Announcement: National High Blood Pressure Education Month — May 2016

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May is National High Blood Pressure Education Month. High blood pressure (hypertension) is a major contributor to heart disease and stroke, two leading causes of death in the United States.* High blood pressure affects one third of U.S. adults, or approximately 75 million persons, yet approximately 11 million of these persons are not aware they have hypertension, and approximately 18 million are not being treated (unpublished data) (1,2).

Certain groups are at increased risk for hypertension, including minorities and some women. In the United States, African-American men and women have higher rates of hypertension than any other race or ethnicity (3), and they are also more likely to be hospitalized for hypertension. Women with high blood pressure who become pregnant are more likely to have complications during pregnancy than are women with normal blood pressure (4). Hypertension can harm the mother’s kidneys and other organs, and it can cause low birthweight and early delivery. Certain types of hormonal birth control can also raise a woman’s risk for high blood pressure (5).

Hypertension affects persons of all ages: approximately one in four men and nearly one in five women aged 35–44 years have hypertension (3). New research also indicates that having uncontrolled high blood pressure during midlife (aged 45–65 years) increases the risk for dementia later in life (6,7). Vascular dementia—one of the most common types of dementia—is usually caused by the impact of multiple strokes over time, including small “silent” strokes that occur unnoticed. Hypertension is the main cause of these strokes (6,7).

Most persons with uncontrolled hypertension have health insurance (82%) and see their providers at least twice a year (62%), but their hypertension remains undiagnosed (8). An important goal of the Million Hearts initiative is to equip health care providers with evidence-based tools and resources to identify and connect with these patients with undiagnosed hypertension.

In recognition of National High Blood Pressure Education Month, CDC and Million Hearts urge patients and health care professionals to learn more about the risks for high blood pressure at any age and encourage health care professionals to take steps to identify and treat patients with undiagnosed hypertension. Health care professionals can take advantage of evidence-based strategies and interactive tools and resources at Additional information about hypertension is available at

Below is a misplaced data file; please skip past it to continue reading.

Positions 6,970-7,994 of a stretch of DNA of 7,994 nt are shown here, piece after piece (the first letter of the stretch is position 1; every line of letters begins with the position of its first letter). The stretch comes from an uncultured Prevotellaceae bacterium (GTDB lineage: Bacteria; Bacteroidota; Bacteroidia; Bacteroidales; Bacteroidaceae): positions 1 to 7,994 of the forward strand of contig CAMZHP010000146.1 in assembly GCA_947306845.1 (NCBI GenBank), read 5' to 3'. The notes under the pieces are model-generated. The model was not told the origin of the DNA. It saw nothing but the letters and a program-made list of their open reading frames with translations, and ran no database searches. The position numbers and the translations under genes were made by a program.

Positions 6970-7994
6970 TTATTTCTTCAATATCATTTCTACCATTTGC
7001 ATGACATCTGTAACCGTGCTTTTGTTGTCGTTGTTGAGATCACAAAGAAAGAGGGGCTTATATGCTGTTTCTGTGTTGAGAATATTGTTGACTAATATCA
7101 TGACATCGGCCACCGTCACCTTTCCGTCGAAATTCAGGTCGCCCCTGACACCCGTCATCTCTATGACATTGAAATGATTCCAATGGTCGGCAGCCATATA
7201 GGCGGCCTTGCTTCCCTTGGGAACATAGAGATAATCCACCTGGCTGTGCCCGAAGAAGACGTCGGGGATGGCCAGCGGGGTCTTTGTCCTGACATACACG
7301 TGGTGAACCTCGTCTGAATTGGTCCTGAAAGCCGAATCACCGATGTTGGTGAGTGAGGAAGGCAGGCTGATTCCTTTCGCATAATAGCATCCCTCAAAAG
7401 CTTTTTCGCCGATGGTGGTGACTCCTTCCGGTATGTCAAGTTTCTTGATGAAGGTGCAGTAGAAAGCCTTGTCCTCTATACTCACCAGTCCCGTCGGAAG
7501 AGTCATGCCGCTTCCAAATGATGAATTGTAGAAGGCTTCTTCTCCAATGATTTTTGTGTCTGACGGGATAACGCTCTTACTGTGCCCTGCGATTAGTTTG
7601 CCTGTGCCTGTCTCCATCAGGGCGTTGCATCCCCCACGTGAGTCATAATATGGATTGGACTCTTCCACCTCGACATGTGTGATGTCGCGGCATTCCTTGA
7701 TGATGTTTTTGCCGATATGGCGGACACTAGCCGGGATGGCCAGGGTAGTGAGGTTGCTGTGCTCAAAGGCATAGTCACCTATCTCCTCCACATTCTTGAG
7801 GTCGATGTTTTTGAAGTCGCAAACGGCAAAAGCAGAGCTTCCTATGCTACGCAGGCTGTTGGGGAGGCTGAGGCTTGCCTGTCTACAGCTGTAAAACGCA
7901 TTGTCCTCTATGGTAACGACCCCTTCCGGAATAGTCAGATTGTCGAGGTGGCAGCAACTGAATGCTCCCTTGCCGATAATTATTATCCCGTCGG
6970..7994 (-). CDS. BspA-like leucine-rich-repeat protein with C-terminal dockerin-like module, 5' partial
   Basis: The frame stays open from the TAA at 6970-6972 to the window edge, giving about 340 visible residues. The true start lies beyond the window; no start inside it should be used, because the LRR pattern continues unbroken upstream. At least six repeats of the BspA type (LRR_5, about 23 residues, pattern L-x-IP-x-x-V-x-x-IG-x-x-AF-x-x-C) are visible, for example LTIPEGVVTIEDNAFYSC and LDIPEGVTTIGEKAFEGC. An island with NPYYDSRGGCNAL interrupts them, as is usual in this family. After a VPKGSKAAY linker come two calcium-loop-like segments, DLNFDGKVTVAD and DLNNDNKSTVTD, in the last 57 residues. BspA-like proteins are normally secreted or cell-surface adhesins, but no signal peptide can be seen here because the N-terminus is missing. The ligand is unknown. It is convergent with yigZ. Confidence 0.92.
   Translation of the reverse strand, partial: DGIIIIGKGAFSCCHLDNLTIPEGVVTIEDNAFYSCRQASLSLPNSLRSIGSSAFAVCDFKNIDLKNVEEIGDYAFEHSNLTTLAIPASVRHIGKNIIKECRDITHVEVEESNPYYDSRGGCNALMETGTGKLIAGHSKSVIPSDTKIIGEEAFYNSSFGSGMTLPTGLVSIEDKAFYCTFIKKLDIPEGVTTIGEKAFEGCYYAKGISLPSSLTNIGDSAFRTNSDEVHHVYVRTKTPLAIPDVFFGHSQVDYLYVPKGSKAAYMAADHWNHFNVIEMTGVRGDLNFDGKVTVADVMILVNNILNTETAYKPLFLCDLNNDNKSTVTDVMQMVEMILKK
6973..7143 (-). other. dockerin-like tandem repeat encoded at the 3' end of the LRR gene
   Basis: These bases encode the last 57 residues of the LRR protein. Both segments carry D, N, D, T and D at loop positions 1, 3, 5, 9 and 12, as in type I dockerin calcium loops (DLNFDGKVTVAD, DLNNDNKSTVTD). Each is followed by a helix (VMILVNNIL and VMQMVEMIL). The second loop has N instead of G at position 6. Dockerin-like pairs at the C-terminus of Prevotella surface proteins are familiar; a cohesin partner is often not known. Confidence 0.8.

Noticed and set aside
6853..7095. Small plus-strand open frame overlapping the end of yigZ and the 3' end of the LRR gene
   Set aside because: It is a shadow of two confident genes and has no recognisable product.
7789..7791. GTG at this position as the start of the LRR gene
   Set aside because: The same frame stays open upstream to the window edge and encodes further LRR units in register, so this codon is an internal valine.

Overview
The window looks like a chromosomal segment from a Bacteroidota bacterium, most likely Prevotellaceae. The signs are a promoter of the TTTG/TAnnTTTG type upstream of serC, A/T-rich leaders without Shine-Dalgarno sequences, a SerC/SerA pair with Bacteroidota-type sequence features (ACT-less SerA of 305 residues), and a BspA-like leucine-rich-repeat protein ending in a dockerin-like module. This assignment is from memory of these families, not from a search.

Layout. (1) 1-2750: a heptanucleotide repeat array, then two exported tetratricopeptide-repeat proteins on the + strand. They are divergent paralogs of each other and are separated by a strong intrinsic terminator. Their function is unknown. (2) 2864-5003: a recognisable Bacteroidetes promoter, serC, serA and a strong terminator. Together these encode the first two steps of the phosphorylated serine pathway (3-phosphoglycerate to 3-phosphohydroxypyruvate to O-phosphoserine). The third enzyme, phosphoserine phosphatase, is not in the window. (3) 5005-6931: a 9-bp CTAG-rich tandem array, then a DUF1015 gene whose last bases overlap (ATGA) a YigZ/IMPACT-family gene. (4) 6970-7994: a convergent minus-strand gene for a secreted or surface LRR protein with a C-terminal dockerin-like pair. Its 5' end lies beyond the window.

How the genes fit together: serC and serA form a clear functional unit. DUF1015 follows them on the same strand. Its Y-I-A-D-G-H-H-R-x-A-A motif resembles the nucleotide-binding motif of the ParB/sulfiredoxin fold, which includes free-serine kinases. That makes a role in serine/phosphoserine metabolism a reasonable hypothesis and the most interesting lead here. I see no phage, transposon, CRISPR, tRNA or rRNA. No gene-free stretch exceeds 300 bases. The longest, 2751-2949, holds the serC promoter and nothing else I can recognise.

1. CDC. CDC/Division for Heart Disease and Stroke Prevention Million Hearts Hypertension tracking. National Health and Nutrition Examination Survey, 2013–2014, unpublished estimates. Atlanta, GA: CDC; 2016.
  2. Yoon SS, Fryar CD, Carroll MD. Hypertension prevalence and control among adults: United States, 2011–2014. NCHS data brief, no 220. Hyattsville, MD: National Center for Health Statistics. 2015.
  3. CDC. Power down in May for National High Blood Pressure Education Month. Atlanta, GA: US Department of Health and Human Services, CDC; 2014.
  4. Seely EW, Ecker J. Cardiovascular management in pregnancy. Chronic hypertension in pregnancy. Circulation 2014;129:1254–61. CrossRef PubMed
  5. Calhoun DA, Jones D, Textor S, et al. ; American Heart Association Professional Education Committee. Resistant hypertension: diagnosis, evaluation, and treatment: a scientific statement from the American Heart Association professional education committee of the council for high blood pressure research. Circulation 2008;117:e510–26. CrossRef PubMed
  6. National Institute of Neurological Disorders and Stroke. Mind your risks: research. Bethesda, MD: National Institutes of Health, National Institute of Neurological Disorders and Stroke; 2016.
  7. Gorelick PB. Blood pressure and the prevention of cognitive impairment. JAMA Neurol 2014;71:1211–3. CrossRef PubMed
  8. Wall HK, Hannan JA, Wright JS. Patients with undiagnosed hypertension: hiding in plain sight. JAMA 2014;312:1973–4. CrossRef PubMed

Suggested citation for this article: Announcement: National High Blood Pressure Education Month — May 2016. MMWR Morb Mortal Wkly Rep 2016;65:523. DOI:

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